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an online version of the magazine Winter 2007
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Snow in September

By Daniel Munoz, M.D. '04

illustration of a doctor

AS A RESIDENT, you quickly come to value being away from work. After three years, I can confidently report that how I spend time “on the outside” has an unambiguous impact on time “on the inside”; on my training, on my happiness, and ultimately on my ability to be an effective physician.

Residency is such that “outside time” can easily be defined by the mundane: the haircut, the house chores, the oil change, the dry cleaning, the bill paying … and when I really feel ambitious … the jog.

One of my proudest accomplishments came at the age of 9. Unsatisfied with the narrow window of time between school and dinner for playing with my neighborhood pals, I quietly gathered allowance for six weeks, enacting strict measures of financial discipline: no baseball cards, no gum, no ice cream. Finally, with enough amassed, I hopped on my dirt bike and pedaled my way to Vince’s hardware store on York Road. A few hours and $21.31 later, I gazed triumphantly out my second story bedroom window. As the sun disappeared, my basketball hoop stood perfectly illuminated by two strategically positioned floodlights, with extension cords snaking into the house. Playtime had just been extended by two hours. Thus began what has become a minor obsession of mine over the years: creating “outside time” when there otherwise might not be.

 

SOUTHWEST AIRLINES FLIGHT #2801 usually touches down in Manchester, New Hampshire, around 5:30 p.m. It’s an hourlong flight up the coast from BWI, with great views of the Philadelphia and New York City skylines on a clear day. During my years of residency, I’ve made this trip four times. It has become, by far, my favorite way to spend a full day off.

Mount Washington, the tallest peak in New England at 6,288 feet, offers stunningly beautiful terrain, from dense forest to bare rock to springwater streams. And it is home to the world’s worst weather. On April 12, 1934, scientists recorded a wind gust of 231 mph at the summit, the highest ever observed on the Earth’s surface. While the distinction of “worst” may be up for debate, what is well-established is the climate’s variability, evolving from hour to hour, and from vertical meter to meter.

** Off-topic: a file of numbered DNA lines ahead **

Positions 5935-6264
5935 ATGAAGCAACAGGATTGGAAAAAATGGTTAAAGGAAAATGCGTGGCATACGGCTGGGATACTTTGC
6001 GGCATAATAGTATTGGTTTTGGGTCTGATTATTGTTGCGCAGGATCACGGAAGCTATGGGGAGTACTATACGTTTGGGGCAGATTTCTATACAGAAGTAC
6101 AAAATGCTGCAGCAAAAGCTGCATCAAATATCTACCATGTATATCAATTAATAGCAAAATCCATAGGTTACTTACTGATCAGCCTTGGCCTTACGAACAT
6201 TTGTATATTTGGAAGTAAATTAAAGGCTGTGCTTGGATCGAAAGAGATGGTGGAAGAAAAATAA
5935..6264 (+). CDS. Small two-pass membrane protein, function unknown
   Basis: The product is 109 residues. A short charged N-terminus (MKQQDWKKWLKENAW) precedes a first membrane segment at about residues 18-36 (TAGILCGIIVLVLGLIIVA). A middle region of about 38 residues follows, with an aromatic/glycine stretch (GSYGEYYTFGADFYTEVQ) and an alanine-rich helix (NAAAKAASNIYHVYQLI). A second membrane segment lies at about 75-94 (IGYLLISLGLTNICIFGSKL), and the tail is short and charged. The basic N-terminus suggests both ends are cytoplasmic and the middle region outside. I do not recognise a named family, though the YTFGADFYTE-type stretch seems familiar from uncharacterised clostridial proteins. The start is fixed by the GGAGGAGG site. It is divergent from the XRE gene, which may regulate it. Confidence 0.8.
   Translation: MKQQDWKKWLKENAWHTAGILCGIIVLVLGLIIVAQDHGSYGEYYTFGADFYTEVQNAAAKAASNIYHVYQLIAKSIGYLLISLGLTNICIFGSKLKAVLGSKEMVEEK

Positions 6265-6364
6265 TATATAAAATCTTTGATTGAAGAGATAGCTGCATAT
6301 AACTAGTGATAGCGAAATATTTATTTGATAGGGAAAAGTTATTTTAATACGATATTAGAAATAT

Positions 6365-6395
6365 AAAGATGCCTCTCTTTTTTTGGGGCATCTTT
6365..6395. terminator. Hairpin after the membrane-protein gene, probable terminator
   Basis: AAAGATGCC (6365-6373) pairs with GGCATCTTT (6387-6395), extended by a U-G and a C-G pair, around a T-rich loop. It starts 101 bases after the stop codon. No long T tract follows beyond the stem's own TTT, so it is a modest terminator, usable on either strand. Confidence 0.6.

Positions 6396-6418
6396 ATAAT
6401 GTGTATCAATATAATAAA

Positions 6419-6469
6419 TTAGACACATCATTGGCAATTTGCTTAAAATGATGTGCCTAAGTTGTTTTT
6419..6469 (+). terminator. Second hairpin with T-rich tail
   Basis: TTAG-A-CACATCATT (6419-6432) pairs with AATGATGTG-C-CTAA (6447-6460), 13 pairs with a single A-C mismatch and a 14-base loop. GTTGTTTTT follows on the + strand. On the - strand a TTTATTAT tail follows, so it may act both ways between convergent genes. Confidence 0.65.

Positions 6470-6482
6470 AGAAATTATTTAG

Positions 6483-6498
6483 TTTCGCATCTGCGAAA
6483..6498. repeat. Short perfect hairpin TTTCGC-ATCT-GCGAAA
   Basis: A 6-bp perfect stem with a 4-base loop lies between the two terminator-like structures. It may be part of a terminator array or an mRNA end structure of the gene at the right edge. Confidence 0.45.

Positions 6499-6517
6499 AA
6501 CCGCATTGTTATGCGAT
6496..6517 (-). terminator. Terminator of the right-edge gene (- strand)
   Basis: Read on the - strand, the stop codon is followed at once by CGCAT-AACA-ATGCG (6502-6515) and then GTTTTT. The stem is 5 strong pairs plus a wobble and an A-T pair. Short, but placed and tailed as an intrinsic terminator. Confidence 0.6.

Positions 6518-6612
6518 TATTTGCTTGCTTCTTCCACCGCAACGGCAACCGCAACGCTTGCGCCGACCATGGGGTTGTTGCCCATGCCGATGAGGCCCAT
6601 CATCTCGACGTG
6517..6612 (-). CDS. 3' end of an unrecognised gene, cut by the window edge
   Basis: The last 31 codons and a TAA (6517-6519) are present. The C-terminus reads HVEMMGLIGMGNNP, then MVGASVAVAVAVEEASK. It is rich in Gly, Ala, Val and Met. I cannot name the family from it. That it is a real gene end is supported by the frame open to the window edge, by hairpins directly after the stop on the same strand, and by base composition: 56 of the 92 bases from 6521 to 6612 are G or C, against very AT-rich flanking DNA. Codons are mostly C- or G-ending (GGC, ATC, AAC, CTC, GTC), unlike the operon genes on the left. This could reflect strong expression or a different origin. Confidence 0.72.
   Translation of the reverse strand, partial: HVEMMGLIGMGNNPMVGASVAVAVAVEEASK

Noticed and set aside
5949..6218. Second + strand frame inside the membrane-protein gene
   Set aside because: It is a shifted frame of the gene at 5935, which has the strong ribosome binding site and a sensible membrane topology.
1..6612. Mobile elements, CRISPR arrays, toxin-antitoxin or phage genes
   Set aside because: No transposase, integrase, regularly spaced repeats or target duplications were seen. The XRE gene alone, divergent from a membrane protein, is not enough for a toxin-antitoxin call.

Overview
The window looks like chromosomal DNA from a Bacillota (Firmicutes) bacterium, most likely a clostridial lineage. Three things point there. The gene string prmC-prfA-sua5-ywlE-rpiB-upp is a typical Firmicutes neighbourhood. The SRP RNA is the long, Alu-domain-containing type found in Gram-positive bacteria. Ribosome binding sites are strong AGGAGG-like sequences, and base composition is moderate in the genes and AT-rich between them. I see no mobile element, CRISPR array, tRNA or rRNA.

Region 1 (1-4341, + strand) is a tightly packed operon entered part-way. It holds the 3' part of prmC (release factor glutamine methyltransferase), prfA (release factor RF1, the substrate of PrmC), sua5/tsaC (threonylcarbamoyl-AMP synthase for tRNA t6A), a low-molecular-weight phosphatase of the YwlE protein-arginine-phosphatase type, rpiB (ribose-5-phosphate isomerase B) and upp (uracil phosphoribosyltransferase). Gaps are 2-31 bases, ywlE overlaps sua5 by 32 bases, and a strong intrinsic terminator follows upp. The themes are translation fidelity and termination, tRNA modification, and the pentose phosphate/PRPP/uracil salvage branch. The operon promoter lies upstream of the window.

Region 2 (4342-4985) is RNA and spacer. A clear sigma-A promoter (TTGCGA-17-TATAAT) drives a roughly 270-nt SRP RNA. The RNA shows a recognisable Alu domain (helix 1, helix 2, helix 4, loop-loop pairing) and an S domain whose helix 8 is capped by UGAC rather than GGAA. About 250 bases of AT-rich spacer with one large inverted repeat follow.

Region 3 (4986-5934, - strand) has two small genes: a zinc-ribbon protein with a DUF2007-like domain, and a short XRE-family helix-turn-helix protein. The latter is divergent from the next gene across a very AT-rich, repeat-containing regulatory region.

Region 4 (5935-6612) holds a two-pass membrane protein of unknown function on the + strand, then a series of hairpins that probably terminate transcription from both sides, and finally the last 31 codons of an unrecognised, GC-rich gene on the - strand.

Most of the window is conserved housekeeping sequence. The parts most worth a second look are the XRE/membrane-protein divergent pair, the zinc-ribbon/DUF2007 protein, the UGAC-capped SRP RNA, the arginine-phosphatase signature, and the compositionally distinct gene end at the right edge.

These dimensions combine to guarantee a magnificent but demanding hike on any day of the year. And a perfect one for a medical resident looking to exchange the challenge of tackling a 30-hour shift with the challenge of assaulting this peak both aggressively and responsibly. I have been forced to abort the climb once. One early spring day in 2006, gale force winds and rain eliminated visibility, making further ascent prohibitively dangerous.

This past September, I was joined by Patrick, a friend and former Hopkins resident who now spends his 80 work hours a week as a pulmonary and critical care fellow at Harvard.

We began at sunrise, hoping to reach the summit and start our descent before an afternoon that promised strong winds and wintry precipitation. A steady rain greeted our entrance to the main trail. Dense clouds wrapped themselves around the mountain, frustrating any desire we had to see the peak from afar.

Part of the hike is like the hospital, with one difference. I am more a patient than a doctor, vulnerable to Mother Nature’s decisions and plans for the day. Weaving through brush, over streams, and into the clouds, I constantly process data (Where does my hand go next, where are my feet, am I warm enough, am I dry, am I hydrating enough?). It is a role swap I have come to find oddly restful.

The higher Patrick and I climbed, the more clothing layers we added, the shorter the trees, and the stronger the winds. Rain turned to sleet. Once we got above the tree line, sleet turned to a driving September snow.

It was perfect. Brushing snow off my jacket, I felt peacefully distant from the hospital. Just 18 hours earlier, I had pulled out of the Orleans Street garage on an 85 degree day to the noise of cement trucks and city traffic. Now, all that was audible was snow pattering against mountain rock and the front of my face. Tasted pretty good, too.

Around 11:30 a.m., we reached the top. We sat in a makeshift shelter enjoying a celebratory meal of crackers, cheese, Gatorade, and beef jerky. I felt entirely satisfied. With full workdays both behind me and ahead, this unquestionably qualified as “outside time.”

 

THAT NIGHT, MY EYES opened as the wing flaps deployed and Southwest Airlines flight #2038 pierced through the cloud line at around 5,000 feet. Out the right side of the aircraft were the downtown Baltimore skyline and a couple miles to its east, the well-lit silhouette of Johns Hopkins.

There would be one final stop before heading back to my Federal Hill home. It was after 10 p.m. by the time I made the short drive to my parents’ house. I let myself in the back door and found them reading in bed. After reporting on the day’s events, namely on how the snow tasted, I walked down the hallway to my old bedroom. From the bottom drawer of my closet dresser, I removed two floodlights and the extension cord I’d bought from Vince two decades ago.

Though my memory of the hour I spent in the driveway that night may be fuzzy, I don’t think I missed a shot.

 

Daniel Munoz is a third-year resident in the Department of Medicine.

 
 
 
 
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